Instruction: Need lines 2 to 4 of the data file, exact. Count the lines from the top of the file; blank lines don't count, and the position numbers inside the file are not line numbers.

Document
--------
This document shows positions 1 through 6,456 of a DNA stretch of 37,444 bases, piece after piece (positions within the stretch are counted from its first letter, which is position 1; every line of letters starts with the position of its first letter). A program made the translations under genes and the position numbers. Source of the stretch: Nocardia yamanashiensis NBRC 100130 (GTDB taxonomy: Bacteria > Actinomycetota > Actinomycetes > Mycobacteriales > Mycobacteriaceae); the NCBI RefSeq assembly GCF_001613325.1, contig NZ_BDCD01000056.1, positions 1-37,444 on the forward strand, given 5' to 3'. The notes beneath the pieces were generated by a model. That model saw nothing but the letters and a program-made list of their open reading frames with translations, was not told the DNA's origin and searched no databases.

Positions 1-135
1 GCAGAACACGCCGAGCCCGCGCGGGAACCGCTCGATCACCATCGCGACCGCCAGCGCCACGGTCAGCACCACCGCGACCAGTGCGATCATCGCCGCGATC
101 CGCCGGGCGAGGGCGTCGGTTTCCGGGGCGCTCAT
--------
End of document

Positions 1-135
1 GCAGAACACGCCGAGCCCGCGCGGGAACCGCTCGATCACCATCGCGACCGCCAGCGCCACGGTCAGCACCACCGCGACCAGTGCGATCATCGCCGCGATC
101 CGCCGGGCGAGGGCGTCGGTTTCCGGGGCGCTCAT